That headline probably caught your attention, didn’t it? After all, when you think about becoming a lawyer someday, going to law school seems like a pretty big piece of the puzzle. But the truth is that there is one way to practice law in the United States without attending law school. Here’s what you need to know about this less-traveled pathway to legal careers known as “reading the law.”
Don’t Have $120,000?
Law school lasts three years with price tags spiking upwards of $40,000 a year at top tier schools. While this route is acceptable for many students, for others it’s a less-than-appealing -- if not impossible -- prospect. If you fall into the latter group, this doesn’t necessarily mean you don’t have a legal career in your future. Rather, you may be able to “read the law,” AKA do an apprenticeship, to position yourself to practice as a licensed lawyer.
While lawyers have a long history in the United States, law degrees are comparatively new. In colonial times, most legal professionals earned their credentials through an intensive apprenticeship system. It wasn’t until the early 1800s when law degrees emerged as an alternative, but many successful lawyers -- including everyone from Abraham Lincoln and Daniel Webster to John Marshall and Clarence Darrow -- pursued the apprenticeship route. And it wasn’t until decades later that states began mandating law school by requiring it as a prerequisite for taking the bar exam.
Just how many would-be lawyers take this path? According to the National Conference of Bar Examiners, just 60 out 83,963 bar exam-takers were apprentices as opposed to law degree-holders in 2015.
The Ups and Downs of Apprenticeships
Becoming a law apprentice isn't as simple as it sounds. (If it was, wouldn’t everyone be doing it?) Still, thinking outside the classroom (and inside the courtroom) is a smart fit for certain students -- if they’re up for the challenge, that is.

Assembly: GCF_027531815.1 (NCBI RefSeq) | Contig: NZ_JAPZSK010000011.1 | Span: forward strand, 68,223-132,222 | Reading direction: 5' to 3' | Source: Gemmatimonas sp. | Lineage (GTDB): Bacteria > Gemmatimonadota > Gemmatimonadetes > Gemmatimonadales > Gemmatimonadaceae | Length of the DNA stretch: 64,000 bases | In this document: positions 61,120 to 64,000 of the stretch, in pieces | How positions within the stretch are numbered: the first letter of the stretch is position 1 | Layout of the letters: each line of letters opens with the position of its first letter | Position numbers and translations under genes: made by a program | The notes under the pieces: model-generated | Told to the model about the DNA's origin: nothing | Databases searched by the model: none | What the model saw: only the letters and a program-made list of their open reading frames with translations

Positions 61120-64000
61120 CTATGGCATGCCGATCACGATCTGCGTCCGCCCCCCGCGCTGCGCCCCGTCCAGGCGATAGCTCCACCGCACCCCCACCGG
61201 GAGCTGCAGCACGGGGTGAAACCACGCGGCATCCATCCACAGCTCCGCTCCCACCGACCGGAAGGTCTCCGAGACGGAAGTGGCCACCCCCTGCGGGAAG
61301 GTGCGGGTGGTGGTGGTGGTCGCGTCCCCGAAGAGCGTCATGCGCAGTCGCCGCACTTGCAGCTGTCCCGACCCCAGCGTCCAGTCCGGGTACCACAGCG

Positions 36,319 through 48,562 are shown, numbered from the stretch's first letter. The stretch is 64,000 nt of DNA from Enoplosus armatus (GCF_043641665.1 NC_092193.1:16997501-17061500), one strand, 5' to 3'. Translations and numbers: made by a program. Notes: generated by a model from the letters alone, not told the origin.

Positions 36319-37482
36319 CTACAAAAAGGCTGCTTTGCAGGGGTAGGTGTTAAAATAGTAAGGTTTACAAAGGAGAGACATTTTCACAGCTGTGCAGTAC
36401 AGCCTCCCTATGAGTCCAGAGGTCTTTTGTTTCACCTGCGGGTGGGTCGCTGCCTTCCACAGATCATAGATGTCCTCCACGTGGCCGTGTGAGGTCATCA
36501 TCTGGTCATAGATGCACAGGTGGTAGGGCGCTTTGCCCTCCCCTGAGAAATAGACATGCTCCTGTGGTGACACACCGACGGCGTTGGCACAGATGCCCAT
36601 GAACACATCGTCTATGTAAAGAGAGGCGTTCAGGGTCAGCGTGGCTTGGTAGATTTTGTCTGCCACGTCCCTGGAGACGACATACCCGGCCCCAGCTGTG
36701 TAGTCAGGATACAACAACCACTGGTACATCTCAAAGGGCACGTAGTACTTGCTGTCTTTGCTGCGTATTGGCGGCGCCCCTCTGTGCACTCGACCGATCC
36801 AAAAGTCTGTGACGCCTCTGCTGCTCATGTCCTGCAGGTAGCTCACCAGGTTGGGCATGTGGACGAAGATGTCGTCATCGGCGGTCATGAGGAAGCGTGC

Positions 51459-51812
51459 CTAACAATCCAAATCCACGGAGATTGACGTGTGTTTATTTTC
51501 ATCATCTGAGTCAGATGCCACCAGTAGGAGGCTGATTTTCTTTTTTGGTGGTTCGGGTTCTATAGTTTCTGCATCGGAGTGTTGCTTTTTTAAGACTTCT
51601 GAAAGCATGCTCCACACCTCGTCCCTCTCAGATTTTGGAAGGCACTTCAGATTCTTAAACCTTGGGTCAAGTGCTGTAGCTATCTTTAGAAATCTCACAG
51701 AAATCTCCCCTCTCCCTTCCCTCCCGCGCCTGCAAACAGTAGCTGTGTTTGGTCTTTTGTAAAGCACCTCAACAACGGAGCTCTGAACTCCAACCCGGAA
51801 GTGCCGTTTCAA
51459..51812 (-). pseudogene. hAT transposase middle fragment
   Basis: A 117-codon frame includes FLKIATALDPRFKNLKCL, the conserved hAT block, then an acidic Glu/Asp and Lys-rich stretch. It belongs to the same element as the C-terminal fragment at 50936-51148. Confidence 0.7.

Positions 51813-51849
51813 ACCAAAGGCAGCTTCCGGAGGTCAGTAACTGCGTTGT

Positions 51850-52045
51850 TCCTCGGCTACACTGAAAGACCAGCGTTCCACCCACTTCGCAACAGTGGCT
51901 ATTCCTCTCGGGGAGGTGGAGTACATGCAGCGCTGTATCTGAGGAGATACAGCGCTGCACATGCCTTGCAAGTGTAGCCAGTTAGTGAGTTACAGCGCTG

So what’s standing in the way of the rest of them? For starters, apprenticeships -- which allows aspiring lawyers to learn the law in a practical setting during an apprenticeship with a seasoned lawyer or judge -- are only permitted in a handful of states, including California (where it’s called the “Law Office Study Program”), Virginia, Vermont, Washington and California. (Three additional states, including New York, Maine and Wyoming, meanwhile, allow an apprenticeship/law school combination.)
And then there’s the fact that apprenticeships may not be widely accepted -- even in states that allow them. Robert E. Glenn, president of the Virginia Board of Bar Examiners, told the New York Times, “It’s a cruel hoax. It’s such a waste of time for someone to spend three years in this program but not have anything at the end.”
Furthermore, before even endeavoring to meet rigorous stipulations for apprenticeships, law apprentices must first overcome a major barrier: finding a supervising attorney willing to take them on. This may take time, but they’re out there. Said one Virginia lawyer and supervisor of the role, “It does take a lot of time and effort. It’s worth it. We have plenty of lawyers, but not enough good ones.”
Lastly, the data indicates that the bar exam isn't exactly easy on apprentices. According to Priceonomics, just 305 of the 1,142 apprentices who’ve taken the bar exam over the past decade or so have passed. To what can this be attributed? “Likely, this can be attributed to the nature of an apprenticeship: in a law office study, an apprentice is working under one lawyer, who usually has a specific focus, while law school covers a much wider breadth of topics.”
Concludes California Law Office Study Program participant Christina Oatfield, “I don’t think apprenticeships are for everyone,” she admits. “Law school comes with structure — tests, deadlines, a classroom environment — and some people need that. But at the same time, I don’t think law school prepares you to actually practice law, and I’m getting hands-on experience every day.”
Echoes Priceonomics, “It is a long, difficult road, requiring four years of mentorship and thousands of hours of self-led work, but when completed, it can save a prospective lawyer hundreds of thousands of dollars in law school debt.”
Know Your Options
But even if a law apprenticeship isn't the right fit for you doesn't mean conventional law school is in your future, either. Rather, both online and part-time law degree programs are opening up new opportunities to different kinds of students.
The takeaway for those considering whether or not to go to law school? As with all major life decisions, what’s best for one person may be very different than what’s best for someone else. It all comes down to knowing your options -- and knowing yourself. Are you short on funds, extremely motivated, willing to take the risk, and undaunted by the prospect of a lifetime of answering the question, “Where did you go to law school?” with, “I didn’t”? If so, then “reading the law” may be worth looking into. (Not to mention that if it was good enough for Abe Lincoln, it just may be good enough for you.)